The conference talk.
The newest book.
The church down the street with the budget/staff/facilities you envy.
Pay attention to them at your own risk. You should ignore them completely.
It was the summer before my freshman year and I got called up to the varsity summer league baseball team for a weekend tournament. Mostly because it was the end of the summer and half the team was on family vacations, but I had arrived. At least that’s what I thought as my mom drove me to the field.
When I stepped on the diamond though I realized I was way out of my league. These older guys might as well been professionals because the best I could do was not make a fool of myself. I left that day pretty discouraged. I couldn’t see myself ever competing at this level, even though in a year or so I would be.
But in the moment when we compare ourselves to what we consider to be the finished product we always leave discouraged.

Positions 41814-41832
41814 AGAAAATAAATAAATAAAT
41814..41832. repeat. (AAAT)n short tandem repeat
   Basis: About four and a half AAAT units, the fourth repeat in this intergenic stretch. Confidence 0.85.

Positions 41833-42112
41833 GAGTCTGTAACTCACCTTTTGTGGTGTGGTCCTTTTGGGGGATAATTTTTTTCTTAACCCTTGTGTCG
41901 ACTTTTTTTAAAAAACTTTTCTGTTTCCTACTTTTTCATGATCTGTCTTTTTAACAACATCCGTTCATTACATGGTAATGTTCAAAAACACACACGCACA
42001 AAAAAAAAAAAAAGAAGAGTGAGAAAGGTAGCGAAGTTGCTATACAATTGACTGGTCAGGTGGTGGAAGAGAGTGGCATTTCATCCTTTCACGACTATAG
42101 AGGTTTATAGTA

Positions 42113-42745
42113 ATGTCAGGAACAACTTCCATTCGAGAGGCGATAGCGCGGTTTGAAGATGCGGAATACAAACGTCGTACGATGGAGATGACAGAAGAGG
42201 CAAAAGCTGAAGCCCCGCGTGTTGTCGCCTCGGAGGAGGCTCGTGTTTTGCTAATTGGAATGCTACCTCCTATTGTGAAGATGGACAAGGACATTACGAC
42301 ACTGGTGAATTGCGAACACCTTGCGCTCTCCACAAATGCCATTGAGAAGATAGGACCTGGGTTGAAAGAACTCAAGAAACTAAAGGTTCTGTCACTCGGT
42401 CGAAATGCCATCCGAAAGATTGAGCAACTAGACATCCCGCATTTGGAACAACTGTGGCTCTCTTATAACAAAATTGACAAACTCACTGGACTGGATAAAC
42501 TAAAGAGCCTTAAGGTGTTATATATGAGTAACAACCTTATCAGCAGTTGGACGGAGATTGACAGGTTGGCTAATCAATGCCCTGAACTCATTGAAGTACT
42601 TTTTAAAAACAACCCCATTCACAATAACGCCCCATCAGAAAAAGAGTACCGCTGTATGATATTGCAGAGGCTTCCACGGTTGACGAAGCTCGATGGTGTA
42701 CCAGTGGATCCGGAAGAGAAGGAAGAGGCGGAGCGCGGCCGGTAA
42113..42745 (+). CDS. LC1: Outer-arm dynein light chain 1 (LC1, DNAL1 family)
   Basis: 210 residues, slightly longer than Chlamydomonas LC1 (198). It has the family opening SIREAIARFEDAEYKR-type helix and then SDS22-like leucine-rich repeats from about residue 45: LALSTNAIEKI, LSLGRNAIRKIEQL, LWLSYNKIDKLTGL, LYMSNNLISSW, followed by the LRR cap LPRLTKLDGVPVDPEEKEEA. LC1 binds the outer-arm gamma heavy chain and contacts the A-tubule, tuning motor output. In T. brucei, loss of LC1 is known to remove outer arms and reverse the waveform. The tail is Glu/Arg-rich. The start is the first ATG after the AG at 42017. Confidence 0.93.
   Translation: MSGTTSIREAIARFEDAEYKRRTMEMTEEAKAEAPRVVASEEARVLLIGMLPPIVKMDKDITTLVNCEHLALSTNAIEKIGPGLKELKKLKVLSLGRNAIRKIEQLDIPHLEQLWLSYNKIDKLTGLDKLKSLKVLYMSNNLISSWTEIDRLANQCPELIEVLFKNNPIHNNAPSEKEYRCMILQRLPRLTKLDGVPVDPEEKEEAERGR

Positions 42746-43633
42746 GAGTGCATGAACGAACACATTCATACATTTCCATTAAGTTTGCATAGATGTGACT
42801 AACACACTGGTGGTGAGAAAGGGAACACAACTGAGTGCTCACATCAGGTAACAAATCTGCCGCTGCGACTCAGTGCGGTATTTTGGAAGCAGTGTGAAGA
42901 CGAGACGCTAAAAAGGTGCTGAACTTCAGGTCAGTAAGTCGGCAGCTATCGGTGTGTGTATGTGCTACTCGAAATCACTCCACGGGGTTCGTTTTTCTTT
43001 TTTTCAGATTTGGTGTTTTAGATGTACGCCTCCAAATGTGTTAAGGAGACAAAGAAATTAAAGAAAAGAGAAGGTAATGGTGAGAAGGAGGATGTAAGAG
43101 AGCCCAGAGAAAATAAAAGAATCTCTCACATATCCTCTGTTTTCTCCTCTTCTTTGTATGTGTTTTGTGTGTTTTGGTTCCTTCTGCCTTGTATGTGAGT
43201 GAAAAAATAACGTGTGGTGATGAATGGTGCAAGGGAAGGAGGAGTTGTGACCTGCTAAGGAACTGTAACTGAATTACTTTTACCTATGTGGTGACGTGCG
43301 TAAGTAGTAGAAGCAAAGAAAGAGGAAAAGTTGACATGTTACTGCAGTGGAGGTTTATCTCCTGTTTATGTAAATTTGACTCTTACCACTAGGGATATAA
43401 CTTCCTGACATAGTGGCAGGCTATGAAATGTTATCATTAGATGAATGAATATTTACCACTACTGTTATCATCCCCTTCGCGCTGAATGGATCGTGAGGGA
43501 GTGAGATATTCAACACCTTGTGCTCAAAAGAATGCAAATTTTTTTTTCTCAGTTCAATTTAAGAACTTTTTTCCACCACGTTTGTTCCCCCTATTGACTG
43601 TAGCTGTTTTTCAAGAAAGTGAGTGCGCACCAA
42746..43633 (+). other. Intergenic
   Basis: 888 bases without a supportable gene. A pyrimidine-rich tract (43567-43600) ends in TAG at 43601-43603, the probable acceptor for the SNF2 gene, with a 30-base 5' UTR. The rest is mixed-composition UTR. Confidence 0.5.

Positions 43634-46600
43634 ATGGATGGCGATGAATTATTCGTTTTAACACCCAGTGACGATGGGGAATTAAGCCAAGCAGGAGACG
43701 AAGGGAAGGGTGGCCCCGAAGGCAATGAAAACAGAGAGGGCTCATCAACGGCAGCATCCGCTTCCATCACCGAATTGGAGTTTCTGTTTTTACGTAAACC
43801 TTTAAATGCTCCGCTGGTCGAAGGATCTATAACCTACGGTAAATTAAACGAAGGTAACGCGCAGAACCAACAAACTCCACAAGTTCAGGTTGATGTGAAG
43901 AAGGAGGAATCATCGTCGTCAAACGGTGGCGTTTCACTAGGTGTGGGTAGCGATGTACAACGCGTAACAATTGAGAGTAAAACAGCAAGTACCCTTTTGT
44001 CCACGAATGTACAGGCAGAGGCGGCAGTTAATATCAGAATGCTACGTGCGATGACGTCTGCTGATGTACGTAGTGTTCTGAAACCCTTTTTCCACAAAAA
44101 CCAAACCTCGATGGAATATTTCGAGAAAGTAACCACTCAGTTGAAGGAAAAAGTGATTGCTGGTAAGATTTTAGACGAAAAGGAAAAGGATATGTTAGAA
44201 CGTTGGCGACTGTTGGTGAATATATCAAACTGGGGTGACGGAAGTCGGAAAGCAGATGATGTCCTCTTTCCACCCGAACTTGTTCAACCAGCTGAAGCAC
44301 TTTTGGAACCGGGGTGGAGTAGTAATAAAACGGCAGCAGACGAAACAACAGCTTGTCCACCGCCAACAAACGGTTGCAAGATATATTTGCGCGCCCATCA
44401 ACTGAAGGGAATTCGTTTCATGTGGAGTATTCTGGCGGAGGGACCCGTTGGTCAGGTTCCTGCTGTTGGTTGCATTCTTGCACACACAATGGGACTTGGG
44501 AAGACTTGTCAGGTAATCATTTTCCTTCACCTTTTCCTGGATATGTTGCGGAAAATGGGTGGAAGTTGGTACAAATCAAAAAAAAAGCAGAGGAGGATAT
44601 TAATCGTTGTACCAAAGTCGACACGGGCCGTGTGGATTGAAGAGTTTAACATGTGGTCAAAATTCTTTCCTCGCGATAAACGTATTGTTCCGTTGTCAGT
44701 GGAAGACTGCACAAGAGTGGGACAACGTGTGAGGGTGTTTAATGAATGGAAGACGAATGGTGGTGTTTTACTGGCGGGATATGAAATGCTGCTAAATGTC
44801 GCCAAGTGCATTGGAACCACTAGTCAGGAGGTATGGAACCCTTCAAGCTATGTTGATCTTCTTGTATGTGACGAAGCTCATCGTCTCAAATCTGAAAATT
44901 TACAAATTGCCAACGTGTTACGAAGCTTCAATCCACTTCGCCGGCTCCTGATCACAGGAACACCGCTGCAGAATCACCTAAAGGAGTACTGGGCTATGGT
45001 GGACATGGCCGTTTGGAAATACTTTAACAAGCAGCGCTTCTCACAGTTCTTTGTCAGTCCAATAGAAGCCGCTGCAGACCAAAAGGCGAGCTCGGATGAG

So stop doing it.
I’ve heard about people saddling up along pastors of churches slightly larger than yours. The heart of it makes sense but I don’t like the way it elevates church size over everything else.
What I think would be more helpful is to identify one specific element or challenge you want to conquer. Focus always helps, and whenever you are trying to improve your leadership (organizationally or personally) you can easily be overwhelmed by the bigness of something.
So maybe its a big change like moving to a missional model or navigating a preexisting conflict or a capitol campaign, whatever find someone who has done it recently and learn from them. And particularly learn from someone who has done it for the first time.
You can learn from someone who has done it several times, but someone who just lived through it for the first time is going to have a fuller and fresher memory and more importantly will be much more candid than the veteran.
Always trust the details from rookies over veterans.
And always ignore the finished product.